I received your obliging letter by the Post of day and thank you for the first instance of your friendly attention, which it announces. Mr. Pollock certainly has done the utmost that Mr. Greene could have asked and as much as his situation can require, if it is remediable at all. I have directed the Collector of New York to divide his deposits between your institution & the Branch until he...
I find on examination that I have drawn out of the Bank of New York more money than I intended. It was my intention to keep there about 100 000 Dollars but I will contrive ere long to replace; and in the mean time I wish you to understand that if any ballance in favour of the Branch should at any time press you unduly I will upon notice come to your aid as far as my deposits there will permit....
[ Philadelphia, June 19, 1792. On June 25, 1792, Seton wrote to Hamilton : “I have made a long delay in answering your favours of the 12th & 19th.” Letter of June 19 not found. ]
[ Philadelphia, June 12, 1792. On June 25, 1792, Seton wrote to Hamilton : “I have made a long delay in answering your favours of the 12th. & 19th.” Letter of June 12 not found. ]
[ Philadelphia, May 30, 1792. On June 3, 1792, Seton wrote to Hamilton : “I have the honor to acknowledge the receipt of your letters of the 24th & 30th. May.” Letter of May 30 not found. ]
The Society for establishing useful manufactures, at their last meeting, resolved to borrow a sum of 5000 Dollars upon a pledge of deferred Stock. Mr. Walker is impowered to negotiate the loan and I expect application will be made to the Bank of New York for it. I have a strong wish that the Directors of that Bank may be disposed to give facilities to this institution upon terms of perfect...
[ Philadelphia, May 24, 1792. On May 28, 1792, Seton wrote to Hamilton : “I am honourd with your Letter of the 24th.” Letter not found. ]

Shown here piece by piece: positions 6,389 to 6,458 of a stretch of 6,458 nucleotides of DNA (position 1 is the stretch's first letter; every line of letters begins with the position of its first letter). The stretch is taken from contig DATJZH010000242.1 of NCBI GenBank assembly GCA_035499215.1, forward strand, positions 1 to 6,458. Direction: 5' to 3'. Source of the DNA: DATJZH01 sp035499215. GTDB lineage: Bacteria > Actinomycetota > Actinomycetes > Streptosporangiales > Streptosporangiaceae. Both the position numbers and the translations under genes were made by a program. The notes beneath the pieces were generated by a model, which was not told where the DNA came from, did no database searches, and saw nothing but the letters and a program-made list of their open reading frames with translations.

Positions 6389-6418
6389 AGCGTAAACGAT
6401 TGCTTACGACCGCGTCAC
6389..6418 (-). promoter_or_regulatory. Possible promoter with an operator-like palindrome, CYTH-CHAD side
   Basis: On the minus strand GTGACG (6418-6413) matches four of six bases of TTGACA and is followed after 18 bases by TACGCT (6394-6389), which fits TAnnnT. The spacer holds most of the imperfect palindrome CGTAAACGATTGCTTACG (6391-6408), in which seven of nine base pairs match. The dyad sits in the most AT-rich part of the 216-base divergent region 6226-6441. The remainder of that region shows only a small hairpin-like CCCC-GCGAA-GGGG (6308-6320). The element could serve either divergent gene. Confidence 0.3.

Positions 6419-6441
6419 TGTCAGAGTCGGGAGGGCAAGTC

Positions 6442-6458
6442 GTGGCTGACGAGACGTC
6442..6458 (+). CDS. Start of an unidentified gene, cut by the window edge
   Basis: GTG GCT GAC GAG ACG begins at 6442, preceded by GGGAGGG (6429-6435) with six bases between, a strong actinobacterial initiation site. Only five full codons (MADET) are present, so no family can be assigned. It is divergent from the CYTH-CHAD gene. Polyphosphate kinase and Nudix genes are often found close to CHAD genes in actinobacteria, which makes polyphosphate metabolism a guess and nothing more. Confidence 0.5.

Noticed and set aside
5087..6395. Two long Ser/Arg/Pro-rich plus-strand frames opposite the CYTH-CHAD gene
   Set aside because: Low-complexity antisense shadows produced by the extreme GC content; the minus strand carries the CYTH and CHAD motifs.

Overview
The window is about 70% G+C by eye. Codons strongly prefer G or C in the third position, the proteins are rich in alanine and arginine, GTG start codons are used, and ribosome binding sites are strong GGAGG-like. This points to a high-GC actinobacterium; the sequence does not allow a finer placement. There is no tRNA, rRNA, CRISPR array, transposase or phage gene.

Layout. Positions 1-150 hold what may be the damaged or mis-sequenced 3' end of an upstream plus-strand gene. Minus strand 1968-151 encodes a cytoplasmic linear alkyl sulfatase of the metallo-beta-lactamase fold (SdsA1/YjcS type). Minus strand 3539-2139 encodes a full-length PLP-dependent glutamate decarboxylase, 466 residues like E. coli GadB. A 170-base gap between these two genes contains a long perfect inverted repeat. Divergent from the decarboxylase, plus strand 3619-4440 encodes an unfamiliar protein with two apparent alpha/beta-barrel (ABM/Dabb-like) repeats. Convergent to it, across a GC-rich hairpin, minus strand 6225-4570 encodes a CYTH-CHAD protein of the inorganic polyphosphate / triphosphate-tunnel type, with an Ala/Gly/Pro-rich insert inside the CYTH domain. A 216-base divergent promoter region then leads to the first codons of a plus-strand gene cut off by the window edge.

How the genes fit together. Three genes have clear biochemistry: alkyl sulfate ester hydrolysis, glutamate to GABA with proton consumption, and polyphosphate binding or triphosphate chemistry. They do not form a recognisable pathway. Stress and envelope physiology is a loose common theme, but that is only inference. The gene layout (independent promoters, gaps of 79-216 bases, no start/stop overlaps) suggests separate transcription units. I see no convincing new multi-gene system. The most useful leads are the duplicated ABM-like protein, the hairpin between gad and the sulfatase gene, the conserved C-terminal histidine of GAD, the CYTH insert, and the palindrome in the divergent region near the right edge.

[ Philadelphia, May 23, 1792 . On May 28, 1792, Seton wrote to Hamilton : “Your kind letter of the 23d, I did not receive till after the last post for the week was gone out.” Letter not found. ]
I received your letter of the 7th instant, covering an account of Stock purchased by you for the United States. I observe that you have exceeded the sum which was limitted by me to the amount of one thousand and ninety eight Dollars, eighty nine Cents. But so small a difference is not very material, and I am willing that the whole should remain on account of the United States. In order to a...
[ Philadelphia, May 5, 1792 . On May 28, 1792, Seton acknowledged the receipt of Hamilton’s “orders on the 5th May instant.” Letter not found. ]
[ Philadelphia, April 25, 1792 . On April 29, 1792, Seton wrote to Hamilton : “I received your official Letter of the 25th.” Letter not found .]
I have your letters of the 10th & 11th and more to my distress than surprise I learn by other letters a confirmation of what you apprehended namely Mr. Macombs failure. This misfortune has I fear a long tail to it. The inclosed you will perceive gives you additional latitude. The terms as heretofore, for six ⅌ Cents 20/ three per Cents 12/ & deferred 12/6. You must judge of the best mode &...
The post of this day brought me a letter from you. I am pained, beyond expression, at the picture you and others give me of the situation of my fellow Citizens—especially as an ignorance of the extent of the disorder renders it impossible to judge whether any adequate remedy can be applied. You may apply another 50 000 Dollars to purchases at such time as you judge it can be rendered most...
[ Philadelphia, March 30, 1792 . Letter listed in dealer’s catalogue. Letter not found .] LS , sold at Parke-Bernet Galleries, May 12, 1947, Lot 258.
I send you an Official Order for 50 000 Dollars subject to the directions in my private letter of yesterday. Yrs. sincerely You will only present the inclosed when necessary. ALS , Mr. Pierce Gaines, Fairfield, Connecticut; copy, on the writing in the writing of Seton, Hamilton Papers, Library of Congress. H to Gulian Verplanck, March 26, 1792 .
If six per Cents should sink below par, you may purchase on account of the United States at par to the extent of Fifty thousand Dollars. You will not however declare on whose account you act, because tho there is, as to a purchase on that principle, no difference of opinion among the Trustees, the thing is not formally aranged and this is Sunday. It will be very probably conjectured that you...